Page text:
Lowe's Edibles Program To Challenge Bonnie Plants
Marketing consultant Jerry Montgomery offers his first assessment of spring retail product for 2010 after visiting 28 retailers in Southwest Florida. Among his finds is a new edibles program at Lowe's that challenges Bonnie Plants edibles on pri
February 23, 2010
Marketing consultant Jerry Montgomery visited 28 garden center retail locations in Southwest Florida over the weekend (February 20-21) and offers his assessment.
South Florida sells bedding plants year-round with February and March being the spring peak times. The weather was ideal for our 1 ½ -day look at this market with day temperatures in the mid-70s and night temperatures in the 50s. Consumer traffic was not what you would expect for this period, especially after severe losses of landscape plants during the past record winter.
Our tour included 28 retailers - nine Walmarts, eight Home Depots, six Lowe's, three Costcos and two Sam's Clubs. Lowe's and Home Depot are served by the same bedding plant vendor, so there was not much of a difference in product quality or product mix but a substantial difference in other elements of retailing.
Its garden centers just keep getting better with increasing product quality and vastly improved merchandising. There was some new POS signage with a vegetable focus. One theme was "Tomato Time" with the size of signage at 42 x 30 inches. Walmart was the only retailer that had accurate price signs in all the displays I inspected. From my perspective, Walmart in this market has a far greater emphasis on foliage. That is the core product group in the outdoor landscape business.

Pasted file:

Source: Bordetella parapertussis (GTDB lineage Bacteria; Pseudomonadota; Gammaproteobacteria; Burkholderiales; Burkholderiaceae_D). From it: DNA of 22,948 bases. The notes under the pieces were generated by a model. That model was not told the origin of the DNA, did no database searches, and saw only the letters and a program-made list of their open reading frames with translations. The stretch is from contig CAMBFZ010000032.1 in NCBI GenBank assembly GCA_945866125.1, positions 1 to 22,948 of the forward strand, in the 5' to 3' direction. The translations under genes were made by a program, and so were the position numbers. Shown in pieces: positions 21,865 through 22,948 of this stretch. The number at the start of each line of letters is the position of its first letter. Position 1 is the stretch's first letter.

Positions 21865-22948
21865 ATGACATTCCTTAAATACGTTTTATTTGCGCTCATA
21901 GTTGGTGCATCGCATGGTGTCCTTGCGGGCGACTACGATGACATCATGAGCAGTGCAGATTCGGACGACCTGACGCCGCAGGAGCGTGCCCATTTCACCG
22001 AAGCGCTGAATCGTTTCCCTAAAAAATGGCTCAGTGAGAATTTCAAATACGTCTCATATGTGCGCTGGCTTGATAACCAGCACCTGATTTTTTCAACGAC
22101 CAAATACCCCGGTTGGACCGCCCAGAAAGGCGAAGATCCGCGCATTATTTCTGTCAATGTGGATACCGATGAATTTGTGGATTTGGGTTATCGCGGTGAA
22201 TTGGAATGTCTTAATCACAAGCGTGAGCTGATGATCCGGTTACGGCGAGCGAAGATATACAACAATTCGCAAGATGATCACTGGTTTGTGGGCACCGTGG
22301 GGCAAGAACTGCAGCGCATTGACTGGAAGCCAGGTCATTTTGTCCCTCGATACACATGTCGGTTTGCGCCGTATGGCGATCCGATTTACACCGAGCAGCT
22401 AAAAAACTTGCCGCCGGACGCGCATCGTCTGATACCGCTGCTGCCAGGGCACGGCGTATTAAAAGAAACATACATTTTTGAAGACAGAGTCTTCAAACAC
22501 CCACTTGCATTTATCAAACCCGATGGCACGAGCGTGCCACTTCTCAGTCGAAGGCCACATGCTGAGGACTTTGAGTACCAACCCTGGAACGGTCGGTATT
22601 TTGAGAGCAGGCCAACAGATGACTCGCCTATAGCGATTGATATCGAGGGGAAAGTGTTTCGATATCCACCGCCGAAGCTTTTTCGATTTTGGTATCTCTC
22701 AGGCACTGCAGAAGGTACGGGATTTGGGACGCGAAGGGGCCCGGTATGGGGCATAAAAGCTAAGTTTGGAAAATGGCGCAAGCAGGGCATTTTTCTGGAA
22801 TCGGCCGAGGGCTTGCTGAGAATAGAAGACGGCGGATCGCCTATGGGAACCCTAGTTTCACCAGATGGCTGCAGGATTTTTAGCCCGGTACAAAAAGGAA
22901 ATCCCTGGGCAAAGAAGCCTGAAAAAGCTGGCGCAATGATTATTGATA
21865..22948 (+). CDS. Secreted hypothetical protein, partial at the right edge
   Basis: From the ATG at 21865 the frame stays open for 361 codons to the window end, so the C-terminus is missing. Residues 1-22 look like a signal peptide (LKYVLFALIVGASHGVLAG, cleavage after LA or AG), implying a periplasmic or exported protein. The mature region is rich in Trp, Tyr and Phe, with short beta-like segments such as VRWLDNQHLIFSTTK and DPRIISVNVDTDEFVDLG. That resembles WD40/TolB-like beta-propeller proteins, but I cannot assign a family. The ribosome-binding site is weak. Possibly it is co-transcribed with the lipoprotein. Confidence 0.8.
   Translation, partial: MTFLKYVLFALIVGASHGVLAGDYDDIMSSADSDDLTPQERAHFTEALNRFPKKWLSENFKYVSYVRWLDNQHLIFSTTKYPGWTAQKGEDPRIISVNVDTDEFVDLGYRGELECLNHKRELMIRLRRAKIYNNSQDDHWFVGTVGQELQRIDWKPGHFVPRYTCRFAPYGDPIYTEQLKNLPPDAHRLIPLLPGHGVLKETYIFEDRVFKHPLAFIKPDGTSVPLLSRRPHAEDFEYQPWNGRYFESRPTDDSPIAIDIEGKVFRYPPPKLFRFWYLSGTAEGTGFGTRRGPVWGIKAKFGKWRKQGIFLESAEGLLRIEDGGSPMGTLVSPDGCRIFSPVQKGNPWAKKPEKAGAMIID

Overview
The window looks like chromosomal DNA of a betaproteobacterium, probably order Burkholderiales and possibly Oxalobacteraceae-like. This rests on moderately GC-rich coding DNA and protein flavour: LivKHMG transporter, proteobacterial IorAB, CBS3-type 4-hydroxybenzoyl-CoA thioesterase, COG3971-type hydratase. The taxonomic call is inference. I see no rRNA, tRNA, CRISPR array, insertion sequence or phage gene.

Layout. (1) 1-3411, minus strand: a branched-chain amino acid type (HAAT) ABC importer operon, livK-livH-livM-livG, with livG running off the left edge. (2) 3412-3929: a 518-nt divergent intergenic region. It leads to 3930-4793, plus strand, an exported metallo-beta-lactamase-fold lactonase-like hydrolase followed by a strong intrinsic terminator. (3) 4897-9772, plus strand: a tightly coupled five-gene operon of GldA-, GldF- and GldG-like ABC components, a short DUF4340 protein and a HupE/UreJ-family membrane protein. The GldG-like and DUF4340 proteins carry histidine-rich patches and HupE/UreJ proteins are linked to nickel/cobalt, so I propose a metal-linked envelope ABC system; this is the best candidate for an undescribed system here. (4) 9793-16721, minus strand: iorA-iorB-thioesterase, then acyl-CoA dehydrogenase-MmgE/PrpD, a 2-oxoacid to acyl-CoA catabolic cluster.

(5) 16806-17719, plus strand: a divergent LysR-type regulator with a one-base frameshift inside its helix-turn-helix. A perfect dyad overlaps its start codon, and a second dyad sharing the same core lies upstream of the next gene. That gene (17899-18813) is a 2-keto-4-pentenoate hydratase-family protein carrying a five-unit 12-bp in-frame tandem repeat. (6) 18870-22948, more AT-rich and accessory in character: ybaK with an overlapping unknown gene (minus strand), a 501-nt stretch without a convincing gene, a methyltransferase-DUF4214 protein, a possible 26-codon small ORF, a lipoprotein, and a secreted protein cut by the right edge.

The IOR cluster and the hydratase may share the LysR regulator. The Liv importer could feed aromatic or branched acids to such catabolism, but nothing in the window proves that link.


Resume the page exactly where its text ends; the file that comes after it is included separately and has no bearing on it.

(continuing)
With the massive losses sustained by consumers this winter, it appears Walmart is on the right track. The annuals it did have were good quality and most items displayed good color. Clearly, the Walmart vendors in this area are above average performers.
Home Depot offered a well-rounded product mix with an array of generic and branded products. Much more space was devoted to Scott's bagged soils than I've seen in the past. Scott's products were merchandised on end caps formerly used for bedding plants and perennials, and the outside aprons had more space allocated to Scott's bagged media.
On the branded plant side, I observed Vigoro that's used for the mid-range price points, along with Viva, Proven Winners and Bonnie Plant. Viva had two new items - 'Orange Zest' petunia pairing up with 'Lemon Zest' and 'Rhythm and Blues' petunia. 'Orange Zest' looked like a compelling color and matched the size of its Lemon counterpart. 'Rhythm and Blues' had a decent picotee effect but the centers were open and lacked flowers because of its spreading habit - not a winner for the grower.
The only new item that really stood out at Lowe's was its new "Grow Your Own" vegetables and herb program that goes head to head with Bonnie Plants. The line consisted of two sizes - a quart herb program and a 1-gallon vegetable line. Both sizes were offered in a 100 percent biodegradable coconut fiber container with a large descriptive label. The container had a plastic collar similar to Bonnie's that was printed with consumer messages, a UPC and planting instructions. The label had recipes on the reverse side.